Within the module there is significant opportunity to participate in proactive learning activities via the use of Weblearn facilities which promote inter-active discussions between both peers and lecturers and enables learners to share resources and access links to external journal articles, websites and other sources.

Discussion and debate are actively encouraged both within the classroom context and via Weblearn. Students participating in this degree come from a variety of backgrounds and often have a wealth of industry experience upon which to draw. It is useful to access this via proactive and inter-active classroom management.

Students have a responsibility to prepare for forthcoming lectures so as to ensure that they fully understand the concepts discussed and, so as they can participate fully in debates and discussions. This can be done via accessing the module specifications on-line or via Weblearn, and ascertaining the forthcoming weeks lecture content.

Tutors will provide an indication of forthcoming lecture content at the end of each preceding lecture. The student should then research articles and appropriate readings around these themes so as to contribute fully to discussions and inter-active Question and Answer sessions within the lecture.

Opportunities for reflective learning will be available throughout the module as students are given the opportunity to consider their approach to tasks and discussions whilst simultaneously having the opportunity to reflect upon informal feedback that may be given from lecturers on ideas and concepts spoken of in class and, on assessments submitted.

Learning outcomes

At the end of this module, Students will be able to:

  1. Evaluate the process of airline commercial planning involving the determination of markets and industry trends involved with the selection of the appropriate markets (routes) for network development. (LO1)
  2. Assess the critical steps in airline route start-ups and the tools required to make appropriate decisions for route and network development. (LO2)
  3. Assess aircraft selection criteria and the fit of aircraft into operational requirements including economic, financial and practical features of the equipment (LO3)

Assessment strategy

The assessment of this module will take the form of a group presentation (individual mark) and a written individual report. 
Assessment 1 - The Board Room Meeting will be in the context of a major route development for an established commercial airline and the preparatory work required for this decision-making situation.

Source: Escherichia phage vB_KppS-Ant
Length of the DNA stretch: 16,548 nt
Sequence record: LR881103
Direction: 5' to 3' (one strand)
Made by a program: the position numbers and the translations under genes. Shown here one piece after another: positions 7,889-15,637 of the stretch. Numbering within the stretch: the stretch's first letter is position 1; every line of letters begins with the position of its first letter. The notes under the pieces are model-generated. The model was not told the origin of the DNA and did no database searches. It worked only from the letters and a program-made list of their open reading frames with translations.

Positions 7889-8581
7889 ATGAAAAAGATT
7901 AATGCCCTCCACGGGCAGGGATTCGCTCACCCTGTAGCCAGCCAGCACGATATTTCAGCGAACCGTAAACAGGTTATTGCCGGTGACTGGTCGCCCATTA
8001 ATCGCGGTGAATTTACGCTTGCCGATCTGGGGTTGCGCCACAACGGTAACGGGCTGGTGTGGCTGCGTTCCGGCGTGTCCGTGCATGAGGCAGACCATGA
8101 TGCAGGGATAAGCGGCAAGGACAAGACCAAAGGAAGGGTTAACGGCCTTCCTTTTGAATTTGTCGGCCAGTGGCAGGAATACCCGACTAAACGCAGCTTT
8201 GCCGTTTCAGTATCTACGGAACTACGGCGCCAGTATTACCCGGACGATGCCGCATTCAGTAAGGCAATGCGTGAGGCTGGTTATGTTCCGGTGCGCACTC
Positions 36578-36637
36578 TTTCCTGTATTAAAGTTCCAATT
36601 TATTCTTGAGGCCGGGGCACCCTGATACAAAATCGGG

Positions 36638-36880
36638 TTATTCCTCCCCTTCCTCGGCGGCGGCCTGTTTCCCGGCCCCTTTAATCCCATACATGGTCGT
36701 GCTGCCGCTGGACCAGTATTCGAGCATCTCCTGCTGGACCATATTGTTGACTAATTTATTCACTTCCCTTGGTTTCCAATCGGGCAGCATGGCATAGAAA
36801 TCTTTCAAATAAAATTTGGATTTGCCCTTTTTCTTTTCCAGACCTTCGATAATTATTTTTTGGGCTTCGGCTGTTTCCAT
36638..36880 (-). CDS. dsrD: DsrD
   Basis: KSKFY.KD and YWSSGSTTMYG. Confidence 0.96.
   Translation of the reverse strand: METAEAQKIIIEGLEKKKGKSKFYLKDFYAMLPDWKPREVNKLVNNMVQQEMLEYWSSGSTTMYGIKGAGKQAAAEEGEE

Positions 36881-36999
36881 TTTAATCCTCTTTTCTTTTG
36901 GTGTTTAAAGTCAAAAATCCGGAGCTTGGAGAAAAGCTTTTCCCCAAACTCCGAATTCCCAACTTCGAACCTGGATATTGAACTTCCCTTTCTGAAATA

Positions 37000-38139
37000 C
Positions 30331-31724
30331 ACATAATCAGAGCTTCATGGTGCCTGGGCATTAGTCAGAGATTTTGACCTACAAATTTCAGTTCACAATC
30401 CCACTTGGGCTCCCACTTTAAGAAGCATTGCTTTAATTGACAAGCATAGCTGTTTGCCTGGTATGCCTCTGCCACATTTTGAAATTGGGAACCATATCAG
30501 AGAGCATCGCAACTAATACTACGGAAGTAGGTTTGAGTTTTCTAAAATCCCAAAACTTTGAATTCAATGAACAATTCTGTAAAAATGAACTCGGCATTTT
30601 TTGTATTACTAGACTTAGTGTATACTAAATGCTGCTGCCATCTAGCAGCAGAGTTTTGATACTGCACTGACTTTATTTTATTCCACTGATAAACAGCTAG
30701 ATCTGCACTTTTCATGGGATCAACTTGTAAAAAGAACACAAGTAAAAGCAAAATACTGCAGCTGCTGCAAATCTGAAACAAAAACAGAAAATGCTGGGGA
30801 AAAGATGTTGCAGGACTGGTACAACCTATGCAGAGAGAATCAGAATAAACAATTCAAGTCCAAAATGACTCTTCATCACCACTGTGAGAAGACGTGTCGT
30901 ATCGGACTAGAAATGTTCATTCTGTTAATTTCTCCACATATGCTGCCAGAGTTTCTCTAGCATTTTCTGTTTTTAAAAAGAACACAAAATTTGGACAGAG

Assessment 2 – A written report (coursework) for the selection of an appropriate aircraft for the above route development with a full and appropriate justification.

See below:

Bibliography

Recommended Text
Budd, L. and Ison, S. (2017) (Eds.). Air Transport Management: An International Perspective. Abingdon, Oxon: Routledge.

Belobaba, P, Odoni, A. & Barnhart, C. (Eds.). (2015). The Global Airline Industry (2nd ed.). Chichester, West Sussex: Wiley Blackwell.

Clark, P. (2001). Buying the Big Jets: Fleet Planning for Airlines (3rd ed.). London: Routledge

Other Reading

Doganis, R. (2006) The Airline Business (2nd ed.). Abingdon: Routledge.

Graham A. (2013) Managing Airports: an International Perspective, (4th ed.). Abingdon: Routledge

Holloway, S. (1998). Changing Planes. London: Routledge

Johnson G., Whittington, R., Scholes, K., Angwin, D., Regnar, P.  (2015) Fundamentals of Strategy, (3nd ed.). Harlow: Pearson Education Limited

Prather, C.D. & Steele, R.N. (2015) Airport Management, Aviation Supplies and Academics, Inc.

Price, J. & Forrest, J. (2016) Practical Airport Operations, Safety, and Emergency Management: Protocols for Today and the Future, Butterworth-Heinemann

Shaw, S. (2011). Airline Marketing and Management (7th ed.). Farnham: Ashgate.

Taneja, N. (2014). Designing Future-Oriented Airline Businesses. Farnham: Ashgate.

Wensveen, J. (2015/2016). Air Transportation: a Management Perspective. Abingdon, Oxon: Routledge.

Young, S. & Wells, A.T. (2011) Airport Planning and Management, (6th ed.). McGraw-Hill

Journals

Journal of Airline and Airport Management
Journal of Air Transport Management
Journal of Air Transportation
Journal of Transport Geography
International Journal of Civil Aviation
International Journal of Transport Management

Industry bodies examples

CAA  http://www.caa.co.uk/
FAA http://www.faa.gov/
IATA  http://www.iata.org/Pages/default.aspx
ICAO http://www.icao.int/Pages/default.aspx